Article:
"He instinctively can find the shining greatness of our American culture and does a good job of highlighting it (although he also does have those rare lapses when he writes about hockey, but that is something caused by impurities in the Eastern waters or something)." Erik Keilholtz
Under the patronage of St. Tammany
Mark C. N. Sullivan is an editor at a Massachusetts university. He is married and the father of three children. Email
But that which chiefly distinguished the army of Cromwell from other armies was the austere morality and the fear of God which pervaded all ranks. It is acknowledged by the most zealous royalists that, in that singular camp, no oath was heard, no drunkenness or gambling was seen, and that, during the long dominion of the soldiery, the property of the peaceable citizen and the honor of woman were held sacred. If outrages were committed, they were outrages of a very different kind from those of which a victorious army is generally guilty. No servant girl complained of the rough gallantry of the redcoats. Not an ounce of plate was taken from the shops of the goldsmiths. But a Pelagian sermon, or a window on which the Virgin and Child were painted, produced in the Puritan ranks an excitement which it required the utmost exertions of the officers to quell. One of Cromwell's chief difficulties was to restrain he pikemen and dragoons from invading by main force the pulpits of ministers whose discourses, to use the language of that time, were not savory; and too many of our cathedrals still bear the marks of the hatred with which those stern spirits regarded every vestige of Popery.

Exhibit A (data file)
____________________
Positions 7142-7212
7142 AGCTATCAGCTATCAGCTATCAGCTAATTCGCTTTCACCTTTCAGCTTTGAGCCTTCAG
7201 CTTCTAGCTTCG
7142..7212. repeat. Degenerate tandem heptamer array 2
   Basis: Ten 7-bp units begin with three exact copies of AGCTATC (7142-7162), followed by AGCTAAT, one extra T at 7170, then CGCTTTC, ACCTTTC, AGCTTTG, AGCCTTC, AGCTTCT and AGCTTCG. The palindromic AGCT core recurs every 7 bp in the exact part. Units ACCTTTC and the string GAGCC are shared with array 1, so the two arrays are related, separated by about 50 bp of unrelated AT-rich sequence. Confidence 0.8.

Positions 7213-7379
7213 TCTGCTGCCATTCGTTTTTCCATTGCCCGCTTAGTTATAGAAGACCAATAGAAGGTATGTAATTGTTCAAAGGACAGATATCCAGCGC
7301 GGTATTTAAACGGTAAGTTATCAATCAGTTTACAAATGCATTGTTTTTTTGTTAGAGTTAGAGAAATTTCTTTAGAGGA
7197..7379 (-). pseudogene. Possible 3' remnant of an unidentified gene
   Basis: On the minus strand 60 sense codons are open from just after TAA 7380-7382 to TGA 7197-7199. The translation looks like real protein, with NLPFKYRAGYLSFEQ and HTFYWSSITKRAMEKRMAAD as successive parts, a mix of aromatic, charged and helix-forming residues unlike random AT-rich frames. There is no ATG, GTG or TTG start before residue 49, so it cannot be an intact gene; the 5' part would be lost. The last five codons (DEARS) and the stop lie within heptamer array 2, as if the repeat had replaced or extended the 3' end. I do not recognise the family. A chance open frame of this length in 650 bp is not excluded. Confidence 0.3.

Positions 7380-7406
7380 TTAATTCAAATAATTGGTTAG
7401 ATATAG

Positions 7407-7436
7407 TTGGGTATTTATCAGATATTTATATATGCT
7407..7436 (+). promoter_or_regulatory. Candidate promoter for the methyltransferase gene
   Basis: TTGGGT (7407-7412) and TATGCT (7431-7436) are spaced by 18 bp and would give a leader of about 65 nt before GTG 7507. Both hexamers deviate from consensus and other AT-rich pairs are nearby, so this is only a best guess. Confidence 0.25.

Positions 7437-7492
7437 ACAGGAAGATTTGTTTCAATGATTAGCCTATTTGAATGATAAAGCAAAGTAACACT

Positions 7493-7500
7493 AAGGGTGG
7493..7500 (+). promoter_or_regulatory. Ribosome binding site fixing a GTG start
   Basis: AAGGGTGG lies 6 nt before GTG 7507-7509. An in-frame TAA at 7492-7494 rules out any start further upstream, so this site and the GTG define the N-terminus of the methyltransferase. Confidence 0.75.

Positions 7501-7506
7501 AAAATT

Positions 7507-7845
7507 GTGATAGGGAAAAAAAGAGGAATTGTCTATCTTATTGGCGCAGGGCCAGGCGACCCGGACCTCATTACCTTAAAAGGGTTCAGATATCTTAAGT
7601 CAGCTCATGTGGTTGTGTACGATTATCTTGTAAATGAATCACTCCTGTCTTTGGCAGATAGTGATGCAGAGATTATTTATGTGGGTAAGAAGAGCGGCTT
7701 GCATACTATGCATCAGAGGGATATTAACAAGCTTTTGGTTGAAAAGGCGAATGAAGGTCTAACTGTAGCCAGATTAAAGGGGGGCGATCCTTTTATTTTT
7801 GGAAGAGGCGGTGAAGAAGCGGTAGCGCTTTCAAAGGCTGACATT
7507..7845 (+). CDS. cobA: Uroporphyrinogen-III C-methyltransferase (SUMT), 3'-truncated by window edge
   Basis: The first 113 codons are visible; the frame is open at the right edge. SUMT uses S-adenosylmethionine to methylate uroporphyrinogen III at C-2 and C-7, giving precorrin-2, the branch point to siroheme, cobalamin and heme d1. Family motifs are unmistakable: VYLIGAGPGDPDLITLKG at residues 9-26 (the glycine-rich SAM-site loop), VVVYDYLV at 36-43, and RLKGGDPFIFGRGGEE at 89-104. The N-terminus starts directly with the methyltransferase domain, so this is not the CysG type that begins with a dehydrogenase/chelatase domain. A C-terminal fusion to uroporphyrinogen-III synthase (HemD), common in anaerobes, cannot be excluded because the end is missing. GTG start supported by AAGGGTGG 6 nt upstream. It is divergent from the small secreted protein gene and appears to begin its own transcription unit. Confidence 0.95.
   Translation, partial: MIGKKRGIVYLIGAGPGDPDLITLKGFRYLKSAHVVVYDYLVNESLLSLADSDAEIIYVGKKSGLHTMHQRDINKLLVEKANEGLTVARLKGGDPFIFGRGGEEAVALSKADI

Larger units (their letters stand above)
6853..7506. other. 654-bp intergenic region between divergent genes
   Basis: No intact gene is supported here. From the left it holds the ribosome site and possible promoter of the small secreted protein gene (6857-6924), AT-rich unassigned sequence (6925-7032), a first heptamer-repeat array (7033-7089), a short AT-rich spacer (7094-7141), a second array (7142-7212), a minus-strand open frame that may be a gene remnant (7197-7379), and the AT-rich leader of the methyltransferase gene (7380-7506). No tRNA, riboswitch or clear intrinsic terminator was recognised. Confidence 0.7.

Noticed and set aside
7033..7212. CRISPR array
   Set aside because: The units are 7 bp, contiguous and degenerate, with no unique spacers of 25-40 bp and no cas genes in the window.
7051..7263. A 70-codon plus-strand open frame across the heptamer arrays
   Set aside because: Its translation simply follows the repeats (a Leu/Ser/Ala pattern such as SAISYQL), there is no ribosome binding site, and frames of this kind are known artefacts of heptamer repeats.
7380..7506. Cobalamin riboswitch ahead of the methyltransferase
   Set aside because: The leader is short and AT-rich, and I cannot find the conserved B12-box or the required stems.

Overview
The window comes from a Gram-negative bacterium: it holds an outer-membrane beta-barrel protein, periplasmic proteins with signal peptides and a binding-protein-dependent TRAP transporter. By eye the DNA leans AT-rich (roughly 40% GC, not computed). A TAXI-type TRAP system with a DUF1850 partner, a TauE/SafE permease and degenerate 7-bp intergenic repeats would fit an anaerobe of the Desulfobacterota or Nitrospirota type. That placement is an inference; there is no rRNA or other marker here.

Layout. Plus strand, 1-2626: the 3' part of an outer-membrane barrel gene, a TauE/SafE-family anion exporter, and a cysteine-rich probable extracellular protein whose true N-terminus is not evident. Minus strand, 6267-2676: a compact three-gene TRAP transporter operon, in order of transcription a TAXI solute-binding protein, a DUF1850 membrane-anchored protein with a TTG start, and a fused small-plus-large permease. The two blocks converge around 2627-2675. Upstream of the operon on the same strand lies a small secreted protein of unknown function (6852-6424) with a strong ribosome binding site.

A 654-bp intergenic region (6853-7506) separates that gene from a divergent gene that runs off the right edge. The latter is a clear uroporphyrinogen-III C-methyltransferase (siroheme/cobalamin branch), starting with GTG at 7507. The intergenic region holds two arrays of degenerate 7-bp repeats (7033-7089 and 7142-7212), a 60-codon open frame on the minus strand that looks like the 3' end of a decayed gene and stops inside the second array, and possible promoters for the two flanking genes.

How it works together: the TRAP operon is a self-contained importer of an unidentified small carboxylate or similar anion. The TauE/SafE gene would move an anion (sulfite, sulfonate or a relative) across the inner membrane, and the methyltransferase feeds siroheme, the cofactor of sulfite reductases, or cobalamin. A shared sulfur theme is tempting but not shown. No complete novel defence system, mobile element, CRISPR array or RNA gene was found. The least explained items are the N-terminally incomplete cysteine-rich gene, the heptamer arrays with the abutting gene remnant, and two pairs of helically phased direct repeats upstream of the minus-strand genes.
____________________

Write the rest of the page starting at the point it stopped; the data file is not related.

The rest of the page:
There was scarcely a rural grandee who could not tell a story of wrongs and insults suffered by himself, or by his father, at the hands of the parliamentary soldiers. One old Cavalier had seen half his manor house blown up. The hereditary elms of another had been hewn down. A third could never go into his parish church without being reminded by the defaced scutcheons and headless statues of his ancestry, that Oliver's redcoats had once stabled their horses there.